This is a popular weekend hike if you want to spend two-to-four hours in the Tongass National Forest and is only about 15-20 minutes north of town. Though you gain elevation on the hike up to the lake, it is not unforgivingly steep. Perseverance Lake is one of Ketchikan’s picturesque mountain-lake scenes.
The lake and glacier are the premier destination for the thousands of cruise-ship tourists who visit Juneau, but they don't venture much beyond the visitor center and the short trails just outside it, leaving the mountains above the center very quiet in comparison.
The one-mile gravel trail to Coast Guard Beach winds through Ketchikan Gateway Borough land and then crosses into Alaska Mental Health Trust Land. Mostly the trail descends to the beach; however, a few hills do rise along the way. This beach is a good place for walking, sunbathing, beachcombing, photography, writing, reading, meditation, tai-chi, just sitting, marine-life viewing, and dog swimming.
Close to town on moderate terrain, this trail is a popular destination for locals and travelers and is used for everything from family walks to trail runs. The trail follows the turquoise blue Indian River up through the valley to a waterfall. This riverside terrain makes it a good place to look for birds and other wildlife like deer. In late summer, the river fills with salmon (though fishing is prohibited). The bears have their own trail on the other side of the river, so it’s rare to encounter one.
Eaglecrest is one of the few community-owned ski areas in the US—and the only one that can boast of being on an island, which gives it the unique perk of having ski slopes with ocean views. Whether you are a beginner looking to play in the snow, or a longtime skier or boarder, Eaglecrest makes a great all-ages winter playground. In summer, enjoy hiking, mountain biking, and berry picking.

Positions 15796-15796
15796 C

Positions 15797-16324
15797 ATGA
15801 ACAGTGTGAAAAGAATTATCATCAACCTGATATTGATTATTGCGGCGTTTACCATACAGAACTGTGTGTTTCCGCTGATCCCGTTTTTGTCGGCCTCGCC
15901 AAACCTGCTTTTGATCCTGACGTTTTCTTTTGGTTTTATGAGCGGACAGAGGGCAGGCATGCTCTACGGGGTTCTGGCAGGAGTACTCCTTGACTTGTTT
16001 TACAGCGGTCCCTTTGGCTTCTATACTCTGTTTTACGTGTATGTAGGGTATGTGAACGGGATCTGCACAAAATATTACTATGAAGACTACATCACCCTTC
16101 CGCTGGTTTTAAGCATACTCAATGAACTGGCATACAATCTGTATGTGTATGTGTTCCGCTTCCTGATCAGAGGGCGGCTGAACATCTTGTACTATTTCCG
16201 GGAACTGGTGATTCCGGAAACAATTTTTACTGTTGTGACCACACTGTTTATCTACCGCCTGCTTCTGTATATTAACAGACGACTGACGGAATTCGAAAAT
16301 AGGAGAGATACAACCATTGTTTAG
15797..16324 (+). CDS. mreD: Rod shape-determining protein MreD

Located in the Tongass National Forest, Ward Creek is wide enough to drive a truck down, though no vehicles are permitted, and is popular with the locals for walking dogs. Across the road from the Ward Lake Recreation Area parking lot, trailhead 1 takes you north and follows Ward Creek, which flows out of Connell Lake, by the Last Chance campground, and through Ward Lake to eventually meet the ocean in Ward Cove.
The mostly-flat Ward Lake trail follows the circumference of the lake’s shore in a swath of gravel that is wide enough for two people to walk abreast. Ward Lake is tucked into the edge of the Tongass National Forest boundary. Its proximity to town makes the recreation area popular with the locals.
This is a wheelchair-accessible trail that follows the Mendenhall River greenbelt area, starting at Brotherhood Bridge off Glacier Hwy. The name is Tlingit for "going back clearwater trail." Expect a lot of traffic. The trail is 2-miles long, paved, and provides one of the great views of Mendenhall Glacier, beginning at the Brotherhood Bridge trailhead. In mid-summer, over a flat More...
Located in Mendenhall Wetlands State Game Refuge, this trail is wheelchair-accessible and close to the airport. It has many opportunities for waterfowl and bird watching. It is excellently maintained. This makes the trail a very easy hike. Many times you will see strollers, runners and bikers on this trail because it is paved.
If you want to get away and don’t have a boat or a plane, this is as far away north one can easily get from Ketchikan. The trail ends at the headwaters of Lunch Creek—the shores of Lake Emery Tobin, which is surrounded by a rim of steep mountainsides often capped with snow ridges and peaks.
The path to the Perseverance trailhead, Basin Road, showcases a dramatic change from urban to wilderness, leading from downtown Juneau to a spectacular canyon. At the end of it is where Perseverance Trail begins, and this former rail line (named for the mine it once serviced) quickly climbs up above the Gold Creek valley. There’s plenty to see along the way, including old mine shafts that blow cool winds, and a stretch of trail where the mountain drops steeply away to Gold Creek.